NEWTOWN, Conn. — Dealing with the pain of the school shooting that claimed 28 lives will take faith, support, and joyous Christmas celebrations, church leaders said at the first Sunday services held since the tragedy.
At houses of worship around town, people gathered in pews, crying, kneeling, and hugging each other through services that focused on remembering the victims of the Sandy Hook Elementary School shooting, uniting the community, celebrating the meaning of Christmas and preventing similar disasters.
Yet even this beleaguered town's day of worship provided a moment of fear when congregants at St. Rose of Lima Roman Catholic Church fled the building, saying they were told there was a bomb threat. Police with guns drawn surrounded the church. No injuries were reported, but the church canceled all events for the day.
Earlier in the day, services at St. Rose, much like other places of worship in the area, were focused on the tragedy.
Up-and coming-/singer-songwriter Noah Gundersen stopped by the Sojourners office to talk with our Brandon Hook about music, his new album Family, God, and creativity.
The Seattle-based folk artist was recently featured on Spotify’s Emerge app, which pits rising artists against each other based on play frequency, and is currently on a U.S. tour.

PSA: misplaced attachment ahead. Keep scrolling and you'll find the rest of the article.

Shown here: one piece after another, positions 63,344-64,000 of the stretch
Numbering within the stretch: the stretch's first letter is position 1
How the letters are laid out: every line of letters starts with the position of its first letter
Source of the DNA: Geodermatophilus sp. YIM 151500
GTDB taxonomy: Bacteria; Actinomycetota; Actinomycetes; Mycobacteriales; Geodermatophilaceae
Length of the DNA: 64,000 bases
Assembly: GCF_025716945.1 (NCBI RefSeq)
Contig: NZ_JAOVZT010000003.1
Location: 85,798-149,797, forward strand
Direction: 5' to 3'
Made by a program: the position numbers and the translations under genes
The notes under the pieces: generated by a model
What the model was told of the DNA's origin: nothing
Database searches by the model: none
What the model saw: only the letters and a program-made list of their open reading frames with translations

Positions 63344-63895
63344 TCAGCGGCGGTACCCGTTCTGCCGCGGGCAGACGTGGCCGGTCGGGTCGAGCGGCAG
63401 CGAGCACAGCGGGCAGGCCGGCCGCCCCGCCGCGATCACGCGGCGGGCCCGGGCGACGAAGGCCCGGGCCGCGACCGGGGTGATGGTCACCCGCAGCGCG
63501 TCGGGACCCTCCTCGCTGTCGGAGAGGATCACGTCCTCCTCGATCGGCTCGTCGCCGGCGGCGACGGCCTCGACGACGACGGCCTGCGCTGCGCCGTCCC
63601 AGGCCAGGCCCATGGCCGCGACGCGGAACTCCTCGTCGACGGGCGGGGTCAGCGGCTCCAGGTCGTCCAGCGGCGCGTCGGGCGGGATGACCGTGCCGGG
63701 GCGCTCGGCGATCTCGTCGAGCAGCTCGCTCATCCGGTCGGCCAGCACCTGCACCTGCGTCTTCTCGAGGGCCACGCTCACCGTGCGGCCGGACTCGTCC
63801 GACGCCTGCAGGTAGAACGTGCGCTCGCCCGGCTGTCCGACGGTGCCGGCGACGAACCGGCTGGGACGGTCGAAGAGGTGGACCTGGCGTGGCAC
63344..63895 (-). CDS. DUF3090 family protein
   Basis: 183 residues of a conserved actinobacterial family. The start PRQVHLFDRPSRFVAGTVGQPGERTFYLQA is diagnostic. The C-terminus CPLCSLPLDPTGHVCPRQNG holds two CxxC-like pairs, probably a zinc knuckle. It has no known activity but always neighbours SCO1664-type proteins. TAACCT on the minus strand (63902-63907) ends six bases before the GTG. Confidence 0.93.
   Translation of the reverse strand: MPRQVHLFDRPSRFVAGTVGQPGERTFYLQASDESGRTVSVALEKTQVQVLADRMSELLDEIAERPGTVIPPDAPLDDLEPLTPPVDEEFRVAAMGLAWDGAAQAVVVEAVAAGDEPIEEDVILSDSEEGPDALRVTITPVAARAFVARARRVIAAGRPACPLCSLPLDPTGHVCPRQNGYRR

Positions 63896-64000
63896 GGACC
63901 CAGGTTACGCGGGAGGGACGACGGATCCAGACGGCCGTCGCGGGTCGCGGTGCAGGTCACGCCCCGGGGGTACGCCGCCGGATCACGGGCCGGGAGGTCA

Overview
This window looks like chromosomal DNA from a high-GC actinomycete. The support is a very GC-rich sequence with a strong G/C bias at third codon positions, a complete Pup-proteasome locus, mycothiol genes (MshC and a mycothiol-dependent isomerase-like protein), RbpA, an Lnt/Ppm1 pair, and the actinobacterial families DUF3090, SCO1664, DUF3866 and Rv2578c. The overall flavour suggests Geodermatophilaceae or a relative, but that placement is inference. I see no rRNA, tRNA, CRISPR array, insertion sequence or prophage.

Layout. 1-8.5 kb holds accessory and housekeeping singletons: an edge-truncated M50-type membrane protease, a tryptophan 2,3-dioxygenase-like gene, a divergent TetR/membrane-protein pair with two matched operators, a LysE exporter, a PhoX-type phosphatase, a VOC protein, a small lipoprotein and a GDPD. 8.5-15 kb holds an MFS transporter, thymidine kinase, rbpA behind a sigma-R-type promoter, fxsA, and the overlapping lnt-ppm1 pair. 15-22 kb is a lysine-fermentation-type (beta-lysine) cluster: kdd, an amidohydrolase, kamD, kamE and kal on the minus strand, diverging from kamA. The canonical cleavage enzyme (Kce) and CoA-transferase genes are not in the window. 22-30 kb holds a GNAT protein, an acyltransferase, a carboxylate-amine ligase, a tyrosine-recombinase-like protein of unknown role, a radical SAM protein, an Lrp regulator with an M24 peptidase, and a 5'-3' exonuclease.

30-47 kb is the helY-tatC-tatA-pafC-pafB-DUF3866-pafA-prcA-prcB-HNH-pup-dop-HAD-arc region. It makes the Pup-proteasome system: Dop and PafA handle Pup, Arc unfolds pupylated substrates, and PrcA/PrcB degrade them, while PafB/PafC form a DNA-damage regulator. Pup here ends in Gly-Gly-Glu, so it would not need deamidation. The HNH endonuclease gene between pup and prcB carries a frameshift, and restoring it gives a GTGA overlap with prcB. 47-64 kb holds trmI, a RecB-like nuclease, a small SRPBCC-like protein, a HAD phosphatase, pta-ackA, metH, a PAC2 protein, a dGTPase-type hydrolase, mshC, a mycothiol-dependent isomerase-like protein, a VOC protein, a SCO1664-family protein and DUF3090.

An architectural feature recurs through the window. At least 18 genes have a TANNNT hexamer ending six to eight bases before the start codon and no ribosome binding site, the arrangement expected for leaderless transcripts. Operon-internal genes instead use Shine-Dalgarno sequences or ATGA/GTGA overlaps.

Special thanks to Noah for stopping by and being so open with us!
Radical monotheism. It sounds like a frightening term, when there are fundamentalist Christians and Muslims around the world and here inside our own borders, religious folk who want to turn our nation-states into theocracies under gods crafted according to their own images. When we think of radical monotheism, we hear, “My god is bigger than your god. No, wait: Your god’s a fake!”
But theologian H. Richard Niebuhr proposed a kinder, gentler, more generous idea of radical monotheism. He was writing between the Korean and Vietnam wars, as the clash between two “social gods” — capitalism and Marxism — bloodied the globe:
After November’s presidential vote, Catholics could cite ample evidence for their renewed political relevance while dispirited evangelicals were left wondering if they are destined to be yesterday’s election news. Yet their roles in American spiritual life may be reversed.
New research shows that Catholics now report the lowest proportion of "strongly affiliated" followers among major American religious traditions, while the data indicates that evangelicals are increasingly devout and committed to their faith.
According to Philip Schwadel, a sociologist at the University of Nebraska-Lincoln, in the 1970s there was only a five-point difference between how strongly Catholics and evangelicals felt about their religion.
By 2010, he said, that “intensity gap” had grown to around 20 points, with some 56 percent of evangelicals describing themselves as “strongly affiliated” with their religion compared with 35 percent of Catholics. Even mainline Protestants reported a higher level of religious intensity than Catholics, at 39 percent.